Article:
This novel pandemic needs global attention and coordinated response to the rapidly changing messages about public health and immediate actions to minimize the risk of infection and spread of the virus [13]. Since it is known that COVID-19 may be transmitted even from asymptomatic cases, the risk is multiplied [14]. Communicable disease control is a public health priority [15] and epidemiological studies are necessary for monitoring the public response to the emerging crisis, as well as prevention and control of the spread of the disease [16]. Identifying public health problems and related factors may also help decision-makers take appropriate measures to improve individual or community health and make the proper planning and public policies [17]. Since a better knowledge and understanding about this new human challenge may be presently insufficient, many guidelines are released through local governments and/or WHO, to help countries maintain essential health services during the COVID-19 pandemic. Knowledge, as an essential predictor of attitudes and behaviors, cause advancing intervention strategies to promote the public’s precautionary behaviors in the context of the COVID-19 pandemic [18]. It is well-known that confused comprehension and negative attitudes may cause unnecessary worry and anxiety about emerging communicable diseases. Excessive panic would likely aggravate the epidemic [17]. Proper knowledge, attitude, and practices can play an important role in prevention and control of the diseases [19]. Collective engagement of people in preventive behaviors such as practicing personal hygiene and maintaining social distance, prevention of the disease spread is possible and morbidity and mortality rates decrease [18].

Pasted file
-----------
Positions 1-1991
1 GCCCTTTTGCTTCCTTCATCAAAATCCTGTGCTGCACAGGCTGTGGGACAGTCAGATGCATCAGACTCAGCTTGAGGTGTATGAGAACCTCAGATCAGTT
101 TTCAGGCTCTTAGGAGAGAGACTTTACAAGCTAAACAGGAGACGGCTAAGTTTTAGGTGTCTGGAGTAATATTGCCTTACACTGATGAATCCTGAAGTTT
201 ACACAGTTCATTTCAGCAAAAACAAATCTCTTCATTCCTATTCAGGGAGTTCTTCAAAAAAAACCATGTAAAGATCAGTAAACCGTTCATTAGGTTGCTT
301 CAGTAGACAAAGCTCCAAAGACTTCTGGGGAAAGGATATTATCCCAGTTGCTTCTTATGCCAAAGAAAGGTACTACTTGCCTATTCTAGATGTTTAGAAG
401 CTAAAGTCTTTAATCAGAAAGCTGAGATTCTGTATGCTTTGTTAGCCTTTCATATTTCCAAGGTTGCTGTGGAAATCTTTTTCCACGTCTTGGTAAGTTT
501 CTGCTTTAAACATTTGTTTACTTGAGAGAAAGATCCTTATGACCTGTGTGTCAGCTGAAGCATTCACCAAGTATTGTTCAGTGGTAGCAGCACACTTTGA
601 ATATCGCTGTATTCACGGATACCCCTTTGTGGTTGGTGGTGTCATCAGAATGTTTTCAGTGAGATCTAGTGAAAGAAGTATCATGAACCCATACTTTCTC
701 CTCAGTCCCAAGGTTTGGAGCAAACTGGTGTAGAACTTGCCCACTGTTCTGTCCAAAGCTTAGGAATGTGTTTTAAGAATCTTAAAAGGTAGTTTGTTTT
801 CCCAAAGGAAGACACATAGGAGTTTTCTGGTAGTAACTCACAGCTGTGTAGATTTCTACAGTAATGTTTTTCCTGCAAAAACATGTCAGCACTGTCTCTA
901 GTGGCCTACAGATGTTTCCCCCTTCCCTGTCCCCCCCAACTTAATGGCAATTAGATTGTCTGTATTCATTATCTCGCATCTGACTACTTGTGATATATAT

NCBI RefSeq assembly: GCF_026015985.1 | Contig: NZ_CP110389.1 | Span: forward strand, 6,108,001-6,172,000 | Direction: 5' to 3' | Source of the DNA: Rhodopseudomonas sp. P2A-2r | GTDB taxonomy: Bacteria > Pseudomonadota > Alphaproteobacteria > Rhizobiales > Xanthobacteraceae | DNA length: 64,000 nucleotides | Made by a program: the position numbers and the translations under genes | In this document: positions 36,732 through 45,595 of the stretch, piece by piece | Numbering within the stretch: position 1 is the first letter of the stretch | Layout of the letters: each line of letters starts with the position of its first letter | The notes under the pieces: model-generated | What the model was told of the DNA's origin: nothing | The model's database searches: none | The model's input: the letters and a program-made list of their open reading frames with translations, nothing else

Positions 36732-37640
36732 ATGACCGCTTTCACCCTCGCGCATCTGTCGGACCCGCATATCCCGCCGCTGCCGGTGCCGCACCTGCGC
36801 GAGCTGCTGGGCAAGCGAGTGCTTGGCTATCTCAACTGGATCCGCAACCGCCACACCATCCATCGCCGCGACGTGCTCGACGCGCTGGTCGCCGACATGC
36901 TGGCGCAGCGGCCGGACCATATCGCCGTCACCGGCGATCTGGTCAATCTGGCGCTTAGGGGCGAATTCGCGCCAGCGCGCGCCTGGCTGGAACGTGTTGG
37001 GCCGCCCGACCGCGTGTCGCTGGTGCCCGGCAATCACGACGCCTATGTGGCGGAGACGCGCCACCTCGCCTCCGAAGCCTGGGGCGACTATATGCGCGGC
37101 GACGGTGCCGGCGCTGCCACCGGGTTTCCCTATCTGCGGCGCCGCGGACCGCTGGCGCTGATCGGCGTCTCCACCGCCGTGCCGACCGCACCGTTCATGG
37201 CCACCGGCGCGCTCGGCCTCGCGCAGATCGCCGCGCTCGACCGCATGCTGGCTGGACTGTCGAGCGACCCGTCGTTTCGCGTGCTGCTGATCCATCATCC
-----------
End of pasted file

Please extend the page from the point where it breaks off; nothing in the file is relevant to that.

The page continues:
To our knowledge, few studies have assessed the general public knowledge on this novel coronavirus and awareness of its prevention and management in the Iranian population. Knowledge, attitudes and practices of mothers has a key role for prevention and control of the diseases, especially communicable ones. Therefore, this study aimed to assess the knowledge, attitudes and practices of Sari Birth Cohort (SBC) mothers in north of Iran, and its related factors, in the early weeks following the outbreak of the global epidemic. We focused on the role of health literacy and other psychosocial health determinants in understanding risks for COVID-19 and performing preventive behaviors.


Setting and participants

The 2017 Sari Birth Cohort (SBC) is an ongoing, multidisciplinary, longitudinal study linked to multicenter Persian birth cohort running in 5 different provinces of Iran (Sari, Isfahan, Yazd, Semnan, and Rafsanjan cities). It takes its subjects from currently pregnant women living in Sari city and rural areas in Mazandaran province in north of Iran. The SBC aims to investigate the impact of socioeconomic status, lifestyle, diet, occupational and environmental exposures before and during pregnancy and also during early life, on some major health concerns in their ongoing child. By the end of the study, totally 3000 mother-child pairs are expected to be included, and the offspring would be followed up for at least 10 years of age. To date, 2800 mothers have been registered in the SBC.